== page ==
and Master Gardener Program, thanked Council for their funding and updated them on
events for spring 2013.
Mr. Lucius Bracey, 724 Northwood Ave., said public safety is an important issue
facing our community. His neighborhood is seeing an increase in crime, and the City
cannot ignore the problem. It is not getting the attention it deserves.
Mr. Robert Smith, Belmont resident, said he agrees with Mr. Hayden’s remarks.
He has heard folks have been attacked by groups in the streets, and safety issues are not
getting the attention they deserve. He said he does not like panhandlers.
Ms. Baily Hampton, 505 Elliot Ave., said she is tired of racist comments. She
said if it were not for the homeless population, she would not feel safe on the downtown
mall. She was robbed at gunpoint and did not report it to the police because she did not
want to add to the problem of racial profiling. She said liberal politics caters to people
who have money over people who do not. She said she is underemployed and cannot
continue to live in Charlottesville if things do not change.
Ms. Smith thanked Ms. Thomas for coming to speak about the Virginia
Cooperative Extension.
Ms. Szakos said it is a horrifying feeling to have someone breaking into your
home, and she hopes the police can find out who is doing this in Mr. Wispelway’s
neighborhood. She said you can go to the City’s webpage and see where crime incidents
are occurring by neighborhood. She said the City is not considering banning panhandling
on the Downtown Mall.
Ms. Galvin said she believes issues on the Downtown Mall pose a problem for
enough of our citizens that we need to take it seriously. She requested a work session on
the matter. We need input from the public and examples of how other communities have
dealt with this issue. She asked if we can a full list of missing and unsolved people from
the Police Chief and examine it along racial and ethnic lines.
Ms. Szakos said she feels that work sessions are for items that are not getting
attention or need more direction from Council, and the Downtown Mall is something that
is getting ample attention from Council and staff.
Mr. Norris said he agrees with Ms. Galvin about the need for a work session. It is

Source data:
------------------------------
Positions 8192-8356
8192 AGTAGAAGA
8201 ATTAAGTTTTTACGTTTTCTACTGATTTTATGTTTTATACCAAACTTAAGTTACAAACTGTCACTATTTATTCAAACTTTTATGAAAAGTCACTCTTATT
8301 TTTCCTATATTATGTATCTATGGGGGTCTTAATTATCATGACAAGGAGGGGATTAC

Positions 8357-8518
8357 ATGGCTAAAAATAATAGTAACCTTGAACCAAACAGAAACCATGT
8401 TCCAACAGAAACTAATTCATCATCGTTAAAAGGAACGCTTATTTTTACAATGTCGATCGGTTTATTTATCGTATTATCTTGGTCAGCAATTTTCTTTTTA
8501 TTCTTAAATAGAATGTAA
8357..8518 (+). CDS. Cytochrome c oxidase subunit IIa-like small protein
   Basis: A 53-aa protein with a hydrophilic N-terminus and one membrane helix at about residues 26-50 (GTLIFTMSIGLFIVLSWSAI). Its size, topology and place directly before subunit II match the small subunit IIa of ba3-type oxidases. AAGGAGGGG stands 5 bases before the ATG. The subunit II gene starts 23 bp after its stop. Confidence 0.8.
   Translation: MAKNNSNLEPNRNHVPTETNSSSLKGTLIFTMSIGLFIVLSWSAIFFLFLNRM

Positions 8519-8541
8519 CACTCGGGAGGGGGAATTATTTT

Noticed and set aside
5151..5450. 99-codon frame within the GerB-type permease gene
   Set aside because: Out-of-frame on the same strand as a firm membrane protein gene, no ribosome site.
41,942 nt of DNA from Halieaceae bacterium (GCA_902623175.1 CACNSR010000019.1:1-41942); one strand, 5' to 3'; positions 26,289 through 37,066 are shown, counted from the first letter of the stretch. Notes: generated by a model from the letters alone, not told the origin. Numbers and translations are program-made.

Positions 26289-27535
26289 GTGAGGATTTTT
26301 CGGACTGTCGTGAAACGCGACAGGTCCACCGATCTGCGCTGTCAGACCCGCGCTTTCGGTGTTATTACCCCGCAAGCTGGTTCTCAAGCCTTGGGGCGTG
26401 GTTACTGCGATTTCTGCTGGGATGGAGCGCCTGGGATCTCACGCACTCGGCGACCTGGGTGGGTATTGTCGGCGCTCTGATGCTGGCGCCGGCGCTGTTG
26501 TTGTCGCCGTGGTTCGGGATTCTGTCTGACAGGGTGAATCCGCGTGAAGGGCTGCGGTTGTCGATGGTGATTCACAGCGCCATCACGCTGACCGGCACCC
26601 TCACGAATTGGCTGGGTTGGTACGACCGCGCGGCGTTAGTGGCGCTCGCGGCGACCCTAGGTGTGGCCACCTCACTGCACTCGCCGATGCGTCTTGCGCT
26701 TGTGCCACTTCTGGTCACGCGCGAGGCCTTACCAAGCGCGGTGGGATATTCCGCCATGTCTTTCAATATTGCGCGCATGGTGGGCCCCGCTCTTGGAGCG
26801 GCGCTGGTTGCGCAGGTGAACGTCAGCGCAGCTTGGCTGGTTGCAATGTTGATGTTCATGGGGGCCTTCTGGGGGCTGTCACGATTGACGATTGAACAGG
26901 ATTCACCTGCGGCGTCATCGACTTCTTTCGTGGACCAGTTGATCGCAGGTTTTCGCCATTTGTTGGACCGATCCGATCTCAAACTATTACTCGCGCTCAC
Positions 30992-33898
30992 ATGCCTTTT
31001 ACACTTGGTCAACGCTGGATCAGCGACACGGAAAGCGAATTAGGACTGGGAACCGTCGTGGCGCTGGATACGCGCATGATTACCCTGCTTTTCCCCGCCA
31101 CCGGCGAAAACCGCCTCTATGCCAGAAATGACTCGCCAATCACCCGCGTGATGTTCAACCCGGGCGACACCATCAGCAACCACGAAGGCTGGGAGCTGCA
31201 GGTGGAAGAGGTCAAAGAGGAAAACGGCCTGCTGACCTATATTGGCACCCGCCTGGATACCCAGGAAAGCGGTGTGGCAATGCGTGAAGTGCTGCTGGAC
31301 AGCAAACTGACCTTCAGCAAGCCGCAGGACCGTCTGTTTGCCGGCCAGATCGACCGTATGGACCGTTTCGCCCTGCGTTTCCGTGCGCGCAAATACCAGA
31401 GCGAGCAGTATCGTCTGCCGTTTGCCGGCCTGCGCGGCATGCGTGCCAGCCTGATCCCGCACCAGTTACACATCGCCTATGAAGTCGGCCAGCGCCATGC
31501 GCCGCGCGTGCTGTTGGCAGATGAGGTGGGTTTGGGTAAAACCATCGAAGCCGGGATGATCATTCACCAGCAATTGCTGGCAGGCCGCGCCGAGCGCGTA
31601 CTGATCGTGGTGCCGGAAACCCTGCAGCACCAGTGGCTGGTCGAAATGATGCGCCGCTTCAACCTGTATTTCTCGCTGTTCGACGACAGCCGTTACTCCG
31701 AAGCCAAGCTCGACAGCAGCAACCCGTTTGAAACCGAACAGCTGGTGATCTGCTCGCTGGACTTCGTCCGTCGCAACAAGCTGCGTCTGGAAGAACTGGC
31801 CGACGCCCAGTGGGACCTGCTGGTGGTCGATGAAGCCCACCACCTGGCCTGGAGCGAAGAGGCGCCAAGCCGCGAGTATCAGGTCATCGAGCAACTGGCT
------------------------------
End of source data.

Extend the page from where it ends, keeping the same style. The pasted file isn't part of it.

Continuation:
important to structure it properly. This needs to be a broader community conversation.
He thanked Ms. Hampton for her comments and for naming what is happening. He
thanked Ms. Carpenter for calling attention to affordable housing. We have invested
millions of dollars, but most of what we have invested has been to preserve what we have
now. We need to work to expand the stock.
On motion by Ms. Szakos , seconded by Ms. Galvin, the following consent
agenda items were approved: (Ayes: Mr. Huja, Ms. Szakos, Mr. Norris, Ms. Galvin, Ms.
Smith; Noes: None.)
a. Minutes for December 17
b. APPROPRIATION: Reimbursement for Expenses Related to His Holiness the
14th Dalai Lama’s Visit to the City - $4,538.13
(2nd reading)
c. APPROPRIATION: Reimbursement for Attendance to the International Code
Conference $1,927.01 (carried)
d. APPROPRIATION: Reimbursement to City for American Planning Association
Web Training Sessions –$960 (carried)
e. APPROPRIATION: Bank On Greater Charlottesville Funding from the Coalition
of Economic Opportunity, C/O the Legal Aid Justice Center
- $20,500 (carried)
f. RESOLUTION: 715 Nalle Street Infill Special Use Permit Amendment
g. RESOLUTION: Transfer of Funds for Stormwater Camera System - $38,508
h. RESOLUTION: Transfer of Capital Budget Funds - Construction of a
Stormwater Retrofit Project in Azalea Park - $100,000
i. RESOLUTION: Authorization for Region Ten to Apply for a Line of Credit
j. ORDINANCE: Amendment to Definition of Energy Efficient Buildings
(2nd reading)
k. ORDINANCE: Abandonment of Gas Easement on Whitewood Road,
Albemarle County (2nd reading)
Mayor Huja presented to the citizens of Charlottesville on the state of the City,
outlining what has happened in 2012 and what is to come in 2013. He delivered his
report according to the City Council 2025 Vision.
Ms. Sherri Iachetta presented to Council on the polling place change relocation
for the Carver Precinct back to the Carver Recreation Center, which was under
renovation in 2011 and 2012.
On motion by Mr. Huja, the public hearing was opened. Having no speakers, the
public hearing was closed.
On motion by Mr. Norris, seconded by Ms. Szakos, the ordinance carried.
Ms. Kathy McHugh presented to Council. Staff recommends retaining the
property as a rental. Ms. Szakos asked if the tenant downstairs moves out, and LEAP
rents the space, whether it would be for housing or office space. Ms. McHugh said it
would be used for office space.
On motion by Ms. Smith, seconded by Ms. Szakos, both resolutions regarding the
lease at 608 Ridge Street passed unanimously. (Ayes: Mr. Norris, Ms. Smith, Mr. Huja,
Ms. Szakos, Ms. Galvin; Noes: None.)
Mr. Robert Johnson presented to Council. He reviewed Region Ten’s
accomplishments over the past year and gave an update on grants in progress. He
thanked Council for their support of Nunley House, which has been integral to reducing
enrollment at their state facilities. He asked for Council’s financial support in this time of
reduced state funding. Medicaid expansion will be a game changer for them.
Mr. Eddie Banks spoke to Council and said Region Ten saved his life.